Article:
In the twentieth century, unlicensed practitioners continued to be an important source of medical advice. Faced with illness, people of all classes consulted relatives, neighbours with a reputation for curing or the local retail chemist – who had no medical training but a wide knowledge of therapies. Substantial numbers of patients from all classes chose to consult unorthodox practitioners who offered ‘natural’ forms of healing. Herbal medicine remained popular among working-class patie
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2 Patterns of disease

Before looking at how people dealt with ill health, you need to know what sort of medical conditions were prevalent. Between the nineteenth and twentieth centuries, all over Europe, the prevailing pattern of mortality changed. Infectious diseases, which had killed huge numbers of people, were gradually brought under control. As life expectancy increased, degenerative diseases, associated with old age, began to cause more deaths. However, although people were living longer, they actually spent
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7 New Lanark as showpiece and text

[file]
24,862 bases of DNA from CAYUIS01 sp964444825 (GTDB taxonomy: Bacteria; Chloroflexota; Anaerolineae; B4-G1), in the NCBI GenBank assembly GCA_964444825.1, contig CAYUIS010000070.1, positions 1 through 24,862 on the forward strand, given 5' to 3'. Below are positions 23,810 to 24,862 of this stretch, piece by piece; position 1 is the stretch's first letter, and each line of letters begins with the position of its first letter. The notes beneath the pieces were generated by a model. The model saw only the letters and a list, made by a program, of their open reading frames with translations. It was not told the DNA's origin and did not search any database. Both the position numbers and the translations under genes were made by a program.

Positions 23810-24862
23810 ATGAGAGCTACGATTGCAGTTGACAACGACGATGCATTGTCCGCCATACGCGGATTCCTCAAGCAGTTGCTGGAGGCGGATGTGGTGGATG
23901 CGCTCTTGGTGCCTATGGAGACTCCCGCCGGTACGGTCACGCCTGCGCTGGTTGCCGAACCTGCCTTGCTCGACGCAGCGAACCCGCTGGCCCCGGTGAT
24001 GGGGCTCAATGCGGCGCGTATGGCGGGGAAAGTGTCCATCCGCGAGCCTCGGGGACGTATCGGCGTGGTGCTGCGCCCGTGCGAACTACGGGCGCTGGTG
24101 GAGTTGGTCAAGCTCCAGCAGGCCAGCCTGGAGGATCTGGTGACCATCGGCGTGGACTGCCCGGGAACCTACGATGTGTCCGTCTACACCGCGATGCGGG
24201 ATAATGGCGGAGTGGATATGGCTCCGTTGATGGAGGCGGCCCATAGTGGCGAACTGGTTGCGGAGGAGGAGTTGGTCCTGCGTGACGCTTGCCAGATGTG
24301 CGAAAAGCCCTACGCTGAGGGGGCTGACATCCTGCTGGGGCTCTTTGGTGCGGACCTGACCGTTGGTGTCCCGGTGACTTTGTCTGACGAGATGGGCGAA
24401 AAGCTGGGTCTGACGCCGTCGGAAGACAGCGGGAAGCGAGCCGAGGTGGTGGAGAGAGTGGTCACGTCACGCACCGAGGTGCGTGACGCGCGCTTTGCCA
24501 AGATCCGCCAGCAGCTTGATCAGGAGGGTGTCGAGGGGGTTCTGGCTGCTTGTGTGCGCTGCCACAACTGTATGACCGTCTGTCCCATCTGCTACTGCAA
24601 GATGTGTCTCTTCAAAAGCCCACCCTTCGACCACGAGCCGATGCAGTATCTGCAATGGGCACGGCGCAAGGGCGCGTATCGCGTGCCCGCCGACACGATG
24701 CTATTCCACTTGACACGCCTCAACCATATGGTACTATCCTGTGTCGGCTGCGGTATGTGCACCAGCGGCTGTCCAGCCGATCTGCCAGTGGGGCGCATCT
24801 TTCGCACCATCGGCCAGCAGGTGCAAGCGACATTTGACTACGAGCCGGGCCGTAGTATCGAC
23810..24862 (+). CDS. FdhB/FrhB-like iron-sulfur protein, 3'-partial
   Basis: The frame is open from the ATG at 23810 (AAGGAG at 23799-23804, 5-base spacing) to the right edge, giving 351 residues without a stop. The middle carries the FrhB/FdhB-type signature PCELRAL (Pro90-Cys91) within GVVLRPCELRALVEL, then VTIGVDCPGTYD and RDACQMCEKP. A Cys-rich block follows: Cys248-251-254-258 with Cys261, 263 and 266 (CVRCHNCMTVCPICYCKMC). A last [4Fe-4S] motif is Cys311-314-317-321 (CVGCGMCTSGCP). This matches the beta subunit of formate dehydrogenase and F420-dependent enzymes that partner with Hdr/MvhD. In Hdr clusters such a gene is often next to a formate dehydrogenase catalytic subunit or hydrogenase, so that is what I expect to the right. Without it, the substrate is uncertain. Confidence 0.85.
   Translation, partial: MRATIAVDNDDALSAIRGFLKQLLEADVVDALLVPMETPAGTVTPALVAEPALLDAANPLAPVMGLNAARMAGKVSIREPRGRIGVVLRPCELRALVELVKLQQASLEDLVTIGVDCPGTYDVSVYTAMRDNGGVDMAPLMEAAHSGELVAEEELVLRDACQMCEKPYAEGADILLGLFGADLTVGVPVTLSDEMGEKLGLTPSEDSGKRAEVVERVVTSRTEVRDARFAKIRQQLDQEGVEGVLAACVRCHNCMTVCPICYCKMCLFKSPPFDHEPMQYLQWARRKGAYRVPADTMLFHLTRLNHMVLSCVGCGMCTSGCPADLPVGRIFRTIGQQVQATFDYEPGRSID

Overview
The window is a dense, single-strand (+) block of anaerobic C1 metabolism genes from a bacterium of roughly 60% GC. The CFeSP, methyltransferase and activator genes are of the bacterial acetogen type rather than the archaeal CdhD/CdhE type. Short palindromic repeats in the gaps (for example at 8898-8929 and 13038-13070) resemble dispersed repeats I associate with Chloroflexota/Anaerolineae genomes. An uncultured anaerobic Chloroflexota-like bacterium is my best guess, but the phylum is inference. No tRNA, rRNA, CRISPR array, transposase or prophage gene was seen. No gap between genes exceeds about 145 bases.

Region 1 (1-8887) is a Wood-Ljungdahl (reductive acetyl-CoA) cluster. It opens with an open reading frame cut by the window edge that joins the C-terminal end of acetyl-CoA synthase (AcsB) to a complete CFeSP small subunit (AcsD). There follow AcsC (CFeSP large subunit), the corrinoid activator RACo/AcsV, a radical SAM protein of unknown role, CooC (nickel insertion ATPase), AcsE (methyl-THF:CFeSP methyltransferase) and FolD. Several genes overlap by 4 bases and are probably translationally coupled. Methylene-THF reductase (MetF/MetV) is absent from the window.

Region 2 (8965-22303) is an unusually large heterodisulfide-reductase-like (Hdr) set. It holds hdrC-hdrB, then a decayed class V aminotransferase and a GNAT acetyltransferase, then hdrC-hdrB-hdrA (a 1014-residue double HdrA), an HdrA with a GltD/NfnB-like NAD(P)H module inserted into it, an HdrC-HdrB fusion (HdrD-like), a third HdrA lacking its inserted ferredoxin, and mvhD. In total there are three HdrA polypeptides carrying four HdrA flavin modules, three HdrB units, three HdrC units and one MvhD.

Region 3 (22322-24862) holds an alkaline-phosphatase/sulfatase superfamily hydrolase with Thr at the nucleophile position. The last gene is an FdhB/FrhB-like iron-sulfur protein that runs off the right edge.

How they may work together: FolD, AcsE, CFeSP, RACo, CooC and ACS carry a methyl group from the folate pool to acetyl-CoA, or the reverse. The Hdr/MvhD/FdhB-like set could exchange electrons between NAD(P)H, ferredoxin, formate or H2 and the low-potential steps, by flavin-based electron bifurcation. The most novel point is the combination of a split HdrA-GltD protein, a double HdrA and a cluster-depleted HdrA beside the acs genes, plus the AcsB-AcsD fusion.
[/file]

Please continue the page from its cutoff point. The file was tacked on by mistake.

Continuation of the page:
Owen's partnership of 1814, consisting of Bentham and other enlightened individuals, mainly wealthy Quakers, paved the way for the rapid implementation of the innovations spelled out in the Statement of 1812 and subsequently in the essays. Two of the partners, William Allen (1770–1843), a chemist and businessman, and the wealthy and philanthropic John Walker (1767–1824), Owen's closest associate, were interested in education and had encouraged the establishment of schools adopting
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6.5 Third Essay

By the time Owen got round to writing Essays Three and Four, probably at the end of 1813 or the beginning of 1814, events had moved on, particularly the success of his new partnership in purchasing the mills and placing him again in full control. But his presentation increasingly leaves much to be desired, and here I have tried to focus on Owen's key proposals. Notice another homily, again derived from Enlightenment notions, and widely adopted by Owen's followers, that ‘truth must ultimatel
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6.4 Second Essay

As a preliminary to the Second Essay, Owen says that he will enhance further his discussion of his underlying principles and then begin to explain to his readers how they can be applied in practice. Notice too the prologue for the Second Essay (p. 113) , quoting Vansittart's view that ‘if we cannot reconcile, all opinions, let us endeavour to unite all hearts’, a ringing phrase often quoted by Owen in later publications and widely adopted as one of the most popular Owenite homilies